There could be many reasons to choose growth or your business. Perhaps it’s to build a legacy. Perhaps it’s to establish family security. Maybe it’s simply to see how far a business can go. For most owners though, it’s to grow to a point where a sale of the business is the next progressive step. Because we’re entrepreneurs, and the joy of creation, and then sending that creation into the stratosphere as a prospering entity without us, is an event that’s always been the ultimate personal achievement to us.
So, let’s talk growing a business toward an eventual sell-side M&A event. But first, to unpack the notion of growth in detail, we need to consider its two constructs – organic and inorganic.
Organic vs Inorganic Growth
Organic growth and inorganic growth are two different ways that businesses can expand. Organic growth is when a business expands by developing new products or services, opening new locations, or increasing its customer base. Inorganic growth is when a business expands through acquisitions, mergers, or partnerships.
There are pros and cons to both organic and inorganic growth. Organic growth can be slower and less expensive, but it can also be more sustainable in the long term. Inorganic growth can be faster, but it can also be more expensive and riskier.
Let’s delve a little deeper into the machinations of these growth structures, some pros and cons to each, and which would be better for your business’s future.
What is organic growth?
Organic growth is when a company expands by developing new products or services, opening new locations, or increasing its customer base. This type of growth can be slower and less expensive than inorganic growth, but like we mentioned, it can also be more sustainable in the long term.
There are several advantages to organic growth:
- It allows you to control your own destiny. When you grow organically, you’re in charge of your own success. You’re not reliant on anyone else, and you’re not as exposed to new risks.
- It can be more profitable. Because you’re not spending money on acquisitions or partnerships, more of your profits stay within the company.
- It builds brand equity. When customers see that you’re expanding without resorting to acquisitions, they perceive you as being stronger and more successful. This can lead to more customers and more profits.
There are also some disadvantages to organic growth:
- It can be slower. Developing new products or services takes time, and it can take even longer to get them off the ground.
- It can be expensive. Investing in research and development, opening new locations, and increasing marketing efforts can all be costly.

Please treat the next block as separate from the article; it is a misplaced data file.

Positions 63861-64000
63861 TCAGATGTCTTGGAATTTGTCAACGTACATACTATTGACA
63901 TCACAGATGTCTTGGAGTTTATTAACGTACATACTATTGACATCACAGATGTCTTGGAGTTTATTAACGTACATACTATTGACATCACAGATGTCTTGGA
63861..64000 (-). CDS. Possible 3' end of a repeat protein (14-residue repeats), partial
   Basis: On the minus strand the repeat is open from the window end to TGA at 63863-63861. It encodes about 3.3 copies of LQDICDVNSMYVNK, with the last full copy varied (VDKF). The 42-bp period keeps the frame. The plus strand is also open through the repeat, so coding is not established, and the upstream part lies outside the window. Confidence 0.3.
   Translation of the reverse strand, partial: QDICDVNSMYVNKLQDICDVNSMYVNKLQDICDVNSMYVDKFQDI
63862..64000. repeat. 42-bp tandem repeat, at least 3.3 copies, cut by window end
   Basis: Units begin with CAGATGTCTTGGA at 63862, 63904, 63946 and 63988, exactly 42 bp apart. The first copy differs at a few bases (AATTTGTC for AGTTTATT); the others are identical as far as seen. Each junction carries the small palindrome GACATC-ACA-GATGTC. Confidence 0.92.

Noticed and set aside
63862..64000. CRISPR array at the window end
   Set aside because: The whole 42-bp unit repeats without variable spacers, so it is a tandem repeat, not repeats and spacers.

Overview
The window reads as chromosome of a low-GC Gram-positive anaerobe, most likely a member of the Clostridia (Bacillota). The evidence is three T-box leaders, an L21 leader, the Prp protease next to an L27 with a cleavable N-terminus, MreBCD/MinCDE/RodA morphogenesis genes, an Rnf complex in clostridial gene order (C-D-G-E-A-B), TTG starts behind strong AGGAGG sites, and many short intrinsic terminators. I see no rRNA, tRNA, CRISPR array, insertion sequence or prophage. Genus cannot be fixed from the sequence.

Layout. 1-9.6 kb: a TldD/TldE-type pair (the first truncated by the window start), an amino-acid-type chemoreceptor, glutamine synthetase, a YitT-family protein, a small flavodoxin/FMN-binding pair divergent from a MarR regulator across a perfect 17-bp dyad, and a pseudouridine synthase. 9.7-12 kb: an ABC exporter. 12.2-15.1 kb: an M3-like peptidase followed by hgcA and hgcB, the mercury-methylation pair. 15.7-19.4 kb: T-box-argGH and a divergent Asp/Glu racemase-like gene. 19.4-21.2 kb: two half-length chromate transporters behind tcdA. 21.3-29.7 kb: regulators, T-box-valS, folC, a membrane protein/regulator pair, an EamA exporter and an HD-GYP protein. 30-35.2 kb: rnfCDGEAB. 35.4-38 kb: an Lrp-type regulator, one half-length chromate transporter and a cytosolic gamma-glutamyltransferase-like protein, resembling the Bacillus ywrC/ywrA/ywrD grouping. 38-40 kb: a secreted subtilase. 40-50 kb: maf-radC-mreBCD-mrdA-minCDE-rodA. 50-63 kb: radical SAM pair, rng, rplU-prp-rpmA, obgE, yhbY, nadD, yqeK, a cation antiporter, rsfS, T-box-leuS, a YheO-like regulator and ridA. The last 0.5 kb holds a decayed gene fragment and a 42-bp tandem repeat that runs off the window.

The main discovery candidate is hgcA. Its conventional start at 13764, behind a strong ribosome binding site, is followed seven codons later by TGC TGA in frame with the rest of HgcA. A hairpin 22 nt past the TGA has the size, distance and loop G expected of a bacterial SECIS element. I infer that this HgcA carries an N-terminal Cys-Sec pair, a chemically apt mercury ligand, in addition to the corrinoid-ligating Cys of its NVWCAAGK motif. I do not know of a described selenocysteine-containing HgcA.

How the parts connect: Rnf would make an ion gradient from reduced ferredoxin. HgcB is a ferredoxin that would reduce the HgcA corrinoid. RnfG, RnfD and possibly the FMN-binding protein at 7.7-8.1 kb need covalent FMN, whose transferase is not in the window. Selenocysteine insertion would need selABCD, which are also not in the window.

- There’s no guarantee of success. Even if you have a great product or service, it doesn’t necessarily mean that customers will flock to you. You still have to work hard to attract and retain customers.
What is inorganic growth?
Inorganic growth is when a company expands through acquisitions, mergers, or partnerships. This type of growth can be faster, but it can also be more expensive and riskier than organic growth.
There are several advantages to inorganic growth:
- It’s often faster. When you grow organically, you’re moving forward a little at a time. What’s more, when you grow inorganically, you’re building on someone else’s success. This can help you to expand quickly and gain market share.
- It can give you access to new markets or products. If you partner with another company, you can quickly enter into new markets or start selling new products.
- Additional leadership – acquiring another company can give you access to additional management resources.
There are also some disadvantages to inorganic growth:
- It can be riskier. When you acquire another company, there’s always the risk that it won’t work out as planned. You may end up overpaying, or the culture clash may cause problems.
- It can be more expensive. Acquiring another company or entering into a partnership can often be more costly as you are buying future cash flows and often paying a premium for these.
- More debt – because of quick growth, additional debt may be accumulated, which increases risk, substantially.
Which growth strategy is right for your business?
The best growth strategy for your business depends on your individual circumstances. If you have the time and resources to invest in organic growth, it may be the better option. If you need to grow quickly and are willing to take on more risk, inorganic growth may be the better choice.
Still not sure which growth strategy will match your business best? Destined can help. Here at Destined, our passion is working with businesses as they transform into industry superstars – and we strive to get you to that point. Because your journey is our journey – and you’re Destined.
We hope you found this insight useful.
Stay current with our latest insights.